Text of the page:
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History of the Tradition of Elves

History of the Tradition of Elves
Lost in the romance, fantasy and some would say mystery and myth of Christmas is the concept of elves.

Posted by Theresa Koch

Lost in the romance, fantasy and some would say mystery and myth of Christmas is the concept of elves. 

Most folks today think of Santa’s helpers, often in the form of little people, who work at the North Pole busily making toys for good children everywhere. But elves in that vein are a relative recent invention, stemming from 19th century minds full of fantasy as the modern character of Santa Claus was developed in the Americas.

Elves have their origins deeply staked in ancient mythology and their history, unlike St. Nicholas, is completely lacking any relation to deity or the divine. In fact, most elves with ancient pedigrees in Scandinavian folklore are downright naughty, if not outright evil and nasty.

The morphing of elf tradition into Christmas is difficult to explain. Dating back and clearly originating from pagan roots, elf tradition in Scandinavia puts elves into every home and every community and their role year round was to react to activities based upon how good or naughty the inhabitants of a home were. If you were good, they protected you from evil but if you were naughty they would impose a bit of naughty upon you.

These traditions stem from largely seasonal celebrations wherein good luck and rich harvests were celebrated during the winter solstice. The coming dark seasons of winter were considered in the centuries before Christ as times of misfortune, bad luck, death and destruction. If good things happened, gods and elves of fortune had visited to display their approval.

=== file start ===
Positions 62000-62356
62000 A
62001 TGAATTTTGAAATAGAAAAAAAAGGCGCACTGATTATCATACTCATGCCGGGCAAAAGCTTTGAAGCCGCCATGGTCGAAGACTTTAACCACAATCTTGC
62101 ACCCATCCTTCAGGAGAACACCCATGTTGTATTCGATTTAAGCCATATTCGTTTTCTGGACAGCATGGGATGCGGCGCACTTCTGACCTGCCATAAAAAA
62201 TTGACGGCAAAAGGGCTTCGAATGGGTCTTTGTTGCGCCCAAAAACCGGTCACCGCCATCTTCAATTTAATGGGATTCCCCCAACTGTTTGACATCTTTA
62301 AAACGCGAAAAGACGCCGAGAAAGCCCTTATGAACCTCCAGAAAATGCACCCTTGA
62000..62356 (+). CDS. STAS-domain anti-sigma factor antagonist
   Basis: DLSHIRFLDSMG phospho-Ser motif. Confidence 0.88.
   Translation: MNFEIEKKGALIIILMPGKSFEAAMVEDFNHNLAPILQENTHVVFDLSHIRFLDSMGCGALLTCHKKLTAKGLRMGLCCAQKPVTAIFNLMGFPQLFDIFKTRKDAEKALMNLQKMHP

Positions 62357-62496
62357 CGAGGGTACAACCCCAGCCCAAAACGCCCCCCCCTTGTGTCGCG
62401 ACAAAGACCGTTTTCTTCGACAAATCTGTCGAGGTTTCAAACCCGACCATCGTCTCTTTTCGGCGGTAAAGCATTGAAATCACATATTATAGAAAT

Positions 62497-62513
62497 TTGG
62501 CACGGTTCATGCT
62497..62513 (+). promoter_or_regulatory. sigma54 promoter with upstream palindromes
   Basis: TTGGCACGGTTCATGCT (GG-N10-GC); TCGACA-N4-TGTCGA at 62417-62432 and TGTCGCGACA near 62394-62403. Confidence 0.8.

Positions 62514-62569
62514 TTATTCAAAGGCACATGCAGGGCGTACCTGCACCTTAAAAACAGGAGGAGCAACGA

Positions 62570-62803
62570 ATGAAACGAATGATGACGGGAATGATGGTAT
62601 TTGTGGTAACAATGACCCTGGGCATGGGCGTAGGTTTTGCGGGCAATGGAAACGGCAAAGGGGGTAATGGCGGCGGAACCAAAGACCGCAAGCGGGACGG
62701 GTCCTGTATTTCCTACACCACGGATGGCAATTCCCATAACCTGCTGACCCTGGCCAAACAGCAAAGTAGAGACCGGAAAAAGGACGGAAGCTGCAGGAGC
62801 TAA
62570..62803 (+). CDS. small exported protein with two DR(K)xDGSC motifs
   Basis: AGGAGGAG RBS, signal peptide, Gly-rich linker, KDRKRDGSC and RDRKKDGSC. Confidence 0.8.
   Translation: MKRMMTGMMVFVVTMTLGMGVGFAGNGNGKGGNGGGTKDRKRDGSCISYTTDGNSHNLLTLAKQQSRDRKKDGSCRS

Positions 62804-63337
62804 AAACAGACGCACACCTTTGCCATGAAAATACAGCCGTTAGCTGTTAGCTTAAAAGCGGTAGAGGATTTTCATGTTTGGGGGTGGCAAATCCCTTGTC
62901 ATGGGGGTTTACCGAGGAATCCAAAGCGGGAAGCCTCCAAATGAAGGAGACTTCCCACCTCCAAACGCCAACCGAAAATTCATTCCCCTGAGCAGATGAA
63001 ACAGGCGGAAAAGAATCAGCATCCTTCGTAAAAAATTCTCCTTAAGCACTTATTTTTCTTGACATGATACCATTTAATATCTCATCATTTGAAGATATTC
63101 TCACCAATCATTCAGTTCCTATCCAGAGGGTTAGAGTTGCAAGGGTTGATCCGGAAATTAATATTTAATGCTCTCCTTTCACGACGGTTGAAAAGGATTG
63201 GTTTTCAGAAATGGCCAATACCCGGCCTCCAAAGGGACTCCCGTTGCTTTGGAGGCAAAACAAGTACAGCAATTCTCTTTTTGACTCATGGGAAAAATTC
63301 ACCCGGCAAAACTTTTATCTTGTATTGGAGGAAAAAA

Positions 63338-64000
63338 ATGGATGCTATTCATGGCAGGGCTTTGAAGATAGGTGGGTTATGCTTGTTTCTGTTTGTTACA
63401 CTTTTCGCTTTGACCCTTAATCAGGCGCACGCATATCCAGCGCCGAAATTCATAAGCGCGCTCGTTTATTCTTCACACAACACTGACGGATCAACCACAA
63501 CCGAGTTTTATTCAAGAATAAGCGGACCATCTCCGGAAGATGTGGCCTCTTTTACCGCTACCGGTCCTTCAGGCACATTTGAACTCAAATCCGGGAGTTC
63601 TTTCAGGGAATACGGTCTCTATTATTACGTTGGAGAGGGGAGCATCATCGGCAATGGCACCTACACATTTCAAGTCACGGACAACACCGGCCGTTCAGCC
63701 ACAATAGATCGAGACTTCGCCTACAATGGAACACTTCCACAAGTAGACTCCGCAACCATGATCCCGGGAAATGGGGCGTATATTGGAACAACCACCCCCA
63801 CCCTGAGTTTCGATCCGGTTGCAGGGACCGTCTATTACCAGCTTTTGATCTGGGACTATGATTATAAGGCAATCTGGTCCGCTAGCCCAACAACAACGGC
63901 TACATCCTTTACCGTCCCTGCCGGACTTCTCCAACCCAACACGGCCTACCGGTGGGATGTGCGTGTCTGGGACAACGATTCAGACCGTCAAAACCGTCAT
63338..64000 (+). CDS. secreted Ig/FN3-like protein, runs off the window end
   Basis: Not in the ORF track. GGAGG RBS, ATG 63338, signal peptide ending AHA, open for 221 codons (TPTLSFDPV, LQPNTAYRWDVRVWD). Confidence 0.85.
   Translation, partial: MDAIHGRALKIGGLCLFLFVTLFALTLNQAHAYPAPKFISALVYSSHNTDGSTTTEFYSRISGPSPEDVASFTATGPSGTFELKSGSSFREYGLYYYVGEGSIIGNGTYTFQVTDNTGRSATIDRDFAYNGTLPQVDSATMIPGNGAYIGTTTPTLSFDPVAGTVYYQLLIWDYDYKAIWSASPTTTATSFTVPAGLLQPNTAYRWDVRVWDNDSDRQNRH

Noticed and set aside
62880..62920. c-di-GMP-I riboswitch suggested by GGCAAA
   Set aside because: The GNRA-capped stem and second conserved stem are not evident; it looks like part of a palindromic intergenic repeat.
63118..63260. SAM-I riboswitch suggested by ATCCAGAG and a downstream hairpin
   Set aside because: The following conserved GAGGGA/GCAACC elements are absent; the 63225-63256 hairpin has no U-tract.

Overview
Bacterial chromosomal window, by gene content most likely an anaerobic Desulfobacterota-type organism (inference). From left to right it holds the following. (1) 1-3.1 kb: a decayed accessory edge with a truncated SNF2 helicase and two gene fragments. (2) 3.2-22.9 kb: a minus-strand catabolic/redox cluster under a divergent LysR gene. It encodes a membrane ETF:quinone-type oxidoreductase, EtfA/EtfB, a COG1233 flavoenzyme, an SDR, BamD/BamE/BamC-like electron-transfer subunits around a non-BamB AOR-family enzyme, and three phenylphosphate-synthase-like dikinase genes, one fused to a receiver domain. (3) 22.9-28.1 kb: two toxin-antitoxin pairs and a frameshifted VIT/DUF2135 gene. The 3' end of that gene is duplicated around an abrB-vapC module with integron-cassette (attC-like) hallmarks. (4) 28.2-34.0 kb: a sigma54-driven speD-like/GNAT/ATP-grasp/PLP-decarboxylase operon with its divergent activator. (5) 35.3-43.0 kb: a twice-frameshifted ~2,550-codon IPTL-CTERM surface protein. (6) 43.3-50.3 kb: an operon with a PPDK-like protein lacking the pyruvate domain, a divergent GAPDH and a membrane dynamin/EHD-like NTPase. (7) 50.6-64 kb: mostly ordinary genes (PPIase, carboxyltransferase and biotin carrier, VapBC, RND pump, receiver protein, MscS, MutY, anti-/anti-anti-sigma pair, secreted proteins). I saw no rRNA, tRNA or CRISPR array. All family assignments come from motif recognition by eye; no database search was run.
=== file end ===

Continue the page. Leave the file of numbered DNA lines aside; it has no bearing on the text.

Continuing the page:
Unlike most traditional gift bringers such as Father Christmas, Odin, or even the Yule Goat, elves were known then as much for their mischievous nature as well as for their other exploits. For example, a child in ancient Europe might have had a nightmare explained away by a parent as having been caused by an elf sitting on a child’s head while he slept. 

Centuries of elf tradition inevitably merged with the traditions of Christmas as Santa was assigned a sidekick in some societies. For example, Black Peter is an elf serving Santa in Spanish cultures steeped in Dutch traditions. He was the bad cop to Santa’s good cop, handing out punishment to naughty kids. 

Elf enforcers have a long history in ancient tradition. In the alpine countries of Germany, Austria and Switzerland lives the character of Krampus, a character who is more beast like than elf-like, with horns, and a nasty long tongue who roams the streets for the first two weeks of December in search of naughty children to torment.

The association of Santa Claus with elves could well come from the phrasing of his description in A Visit from St. Nicholas, where Clement Moore called St. Nick a “right jolly old elf” and described his sleigh as being pulled by eight tiny reindeer. 

Moore’s poem inspired generations of 19th century artists such as Thomas Nast but he also fired the imaginations of other writers and poets. Louisa May Alcott later wrote a book that was called “Christmas Elves” and a popular publication of the times, Godey’s Ladies Book, published art work featuring Santa and his tiny elves.  

The late 19th century and early 20th century media explosion fueled the popularity of elves because it seemed to have common immigrant roots during the holiday traditions of merging cultures in America. 

From Iceland comes the tradition of the Yule Lads, a group of thirteen elves born of Icelandic folklore tradition steeped in all manner of elf characters. Who they are and what they were like could range depending upon where exactly they came from – they could be mere pranksters or homicidal psychopaths who would eat children. These days the Yule Lads are more like Santa Claus than evil-doers, benevolently bringing gifts to good children everywhere. 

These 13 elves come each night in the 13 days leading up to Christmas Eve. There is Sheep-Cote Clod, who is known for his peg legs and propensity for harassing sheep. Another is Stubby, a short elf who steals pans to eat leftover crusts. There is Door Slammer, who does exactly as his name suggests annoyingly in the middle of the night and Sausage Swiper, who likewise does as his name implies. These elves all have a specific date assigned for their coming and if the kids leave their shoes out by the windows on the assigned date they will find small gifts from these elves each day leading up to Christmas. 

Movies, television and song all add to the ongoing Christmas morphing of elf characters. 

While they never seem to be the star of the show, so to speak, they are almost always popular especially with kids. 

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